Fabio Santana






Healthcare and Pharmaceuticals



By Fabio Santana

Easier than expected…

So the first term is finally over. Even with the extension of exams week to after the holiday break, my assessment of the Oxford MBA workload over the past few months is that it was actually much easier than expected.

From the start of my wife’s one year MBA programme in Boston, she was constantly in group meetings and working on assignments. Her weekends were rarely completely free and regular week nights were filled with readings and power point slides.

On the flip side, the Oxford MBA workload over the first term consisted mostly of case readings, which I typically completed in the one hour train ride from Oxford to London. My weekends were 99% free and I never had to stay at the business school past 8pm (unless it involved drinks of some sort). We literally had three group assignments over the whole term (Analytics, Finance, and Firms and Markets) and plenty of time to work on them in our groups of six. I don’t think I even had to write a single formal essay over the past four months.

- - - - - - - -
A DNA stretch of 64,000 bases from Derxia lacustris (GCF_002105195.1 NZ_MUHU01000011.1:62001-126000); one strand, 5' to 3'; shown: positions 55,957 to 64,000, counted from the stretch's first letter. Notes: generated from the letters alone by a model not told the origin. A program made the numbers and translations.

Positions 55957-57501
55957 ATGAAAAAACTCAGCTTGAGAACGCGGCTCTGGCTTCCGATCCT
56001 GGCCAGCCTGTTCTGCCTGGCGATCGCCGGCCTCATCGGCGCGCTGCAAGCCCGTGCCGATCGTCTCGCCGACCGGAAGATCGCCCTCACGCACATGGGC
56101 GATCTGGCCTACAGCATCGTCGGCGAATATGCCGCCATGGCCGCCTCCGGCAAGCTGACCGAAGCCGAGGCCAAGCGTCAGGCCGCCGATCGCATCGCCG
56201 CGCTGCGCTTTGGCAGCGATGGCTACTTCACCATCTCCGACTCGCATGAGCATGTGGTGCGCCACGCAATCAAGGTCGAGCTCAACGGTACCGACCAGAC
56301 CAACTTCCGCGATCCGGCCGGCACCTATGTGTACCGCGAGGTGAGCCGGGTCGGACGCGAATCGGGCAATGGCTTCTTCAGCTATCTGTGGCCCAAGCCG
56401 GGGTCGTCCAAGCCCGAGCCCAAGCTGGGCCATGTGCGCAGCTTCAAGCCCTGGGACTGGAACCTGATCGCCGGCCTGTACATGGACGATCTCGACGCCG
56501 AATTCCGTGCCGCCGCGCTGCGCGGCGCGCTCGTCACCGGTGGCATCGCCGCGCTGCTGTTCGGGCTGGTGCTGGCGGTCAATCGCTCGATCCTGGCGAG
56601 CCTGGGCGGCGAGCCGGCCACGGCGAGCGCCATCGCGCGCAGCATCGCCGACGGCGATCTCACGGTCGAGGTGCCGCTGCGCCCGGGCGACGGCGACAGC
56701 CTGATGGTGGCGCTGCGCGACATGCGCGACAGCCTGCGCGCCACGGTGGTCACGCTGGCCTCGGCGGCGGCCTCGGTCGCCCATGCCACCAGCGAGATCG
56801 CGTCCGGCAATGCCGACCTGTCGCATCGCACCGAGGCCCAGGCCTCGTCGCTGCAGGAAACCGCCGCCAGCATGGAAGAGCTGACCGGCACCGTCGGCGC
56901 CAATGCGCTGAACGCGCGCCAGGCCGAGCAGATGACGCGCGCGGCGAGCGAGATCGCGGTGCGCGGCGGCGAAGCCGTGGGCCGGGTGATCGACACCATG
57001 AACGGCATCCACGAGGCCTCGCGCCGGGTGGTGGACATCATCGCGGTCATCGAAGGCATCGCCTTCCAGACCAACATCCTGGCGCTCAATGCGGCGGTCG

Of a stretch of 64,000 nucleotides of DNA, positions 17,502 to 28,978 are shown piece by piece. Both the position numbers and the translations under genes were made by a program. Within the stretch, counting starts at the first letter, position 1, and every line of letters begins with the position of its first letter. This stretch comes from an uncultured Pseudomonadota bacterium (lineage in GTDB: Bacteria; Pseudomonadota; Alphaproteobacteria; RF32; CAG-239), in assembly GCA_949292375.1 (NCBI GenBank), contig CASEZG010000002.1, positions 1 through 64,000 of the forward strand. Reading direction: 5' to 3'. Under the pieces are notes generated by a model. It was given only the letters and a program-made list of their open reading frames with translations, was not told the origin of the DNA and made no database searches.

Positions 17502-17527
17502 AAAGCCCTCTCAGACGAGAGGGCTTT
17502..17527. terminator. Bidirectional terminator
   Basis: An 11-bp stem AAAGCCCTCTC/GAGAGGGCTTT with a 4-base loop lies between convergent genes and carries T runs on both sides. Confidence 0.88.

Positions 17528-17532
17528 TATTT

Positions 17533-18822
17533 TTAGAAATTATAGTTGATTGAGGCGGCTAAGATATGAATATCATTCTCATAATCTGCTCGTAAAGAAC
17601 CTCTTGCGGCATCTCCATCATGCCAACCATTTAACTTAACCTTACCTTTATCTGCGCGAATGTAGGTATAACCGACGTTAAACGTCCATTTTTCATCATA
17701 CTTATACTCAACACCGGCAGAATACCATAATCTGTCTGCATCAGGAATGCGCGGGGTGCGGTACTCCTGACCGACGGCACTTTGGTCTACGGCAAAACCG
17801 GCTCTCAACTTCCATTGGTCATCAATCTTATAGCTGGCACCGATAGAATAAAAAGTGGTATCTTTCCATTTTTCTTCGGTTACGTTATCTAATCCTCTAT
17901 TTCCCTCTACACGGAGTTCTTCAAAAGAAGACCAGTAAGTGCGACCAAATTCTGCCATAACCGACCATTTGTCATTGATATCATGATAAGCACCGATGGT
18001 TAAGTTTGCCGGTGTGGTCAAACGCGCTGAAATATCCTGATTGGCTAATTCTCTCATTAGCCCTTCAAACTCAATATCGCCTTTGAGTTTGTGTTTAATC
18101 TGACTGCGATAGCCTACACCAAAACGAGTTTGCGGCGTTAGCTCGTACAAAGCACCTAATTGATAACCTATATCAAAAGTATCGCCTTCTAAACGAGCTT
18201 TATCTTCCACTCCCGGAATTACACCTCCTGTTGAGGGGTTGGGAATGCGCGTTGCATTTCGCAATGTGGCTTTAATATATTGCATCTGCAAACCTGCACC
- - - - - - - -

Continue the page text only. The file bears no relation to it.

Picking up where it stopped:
I’m certainly not complaining about it. There is more to the MBA experience than simply coursework. Most people get involved in OBNs, clubs, sports, etc. and also appreciate having an active social life. The fact that I am married and living in London limited my social options outside of the business school so I had a lot more free time to focus on homework. Even taking that into account, I am still a bit surprised that we had so little coursework and did not have to work on any team presentations in the first term.

I can only assume that coursework volume is one of those differences between the American and British higher education systems. When I attended university in Boston (both Bachelor’s and Master’s), almost every course had weekly assignments. Homework was seen as a major part of the learning experience and you were expected to spend twice as much time on coursework than in class itself. The British (or maybe Oxford) system appears to focus less on coursework and much more on final examinations. Most courses had a final exam worth 70% of your grade, so that single assessment represented pretty much everything you learned in the semester.

I won’t discuss the merits and pitfalls of one system over the other. All I can say is that the Oxford MBA’s coursework over this first term was significantly different than what I expected.

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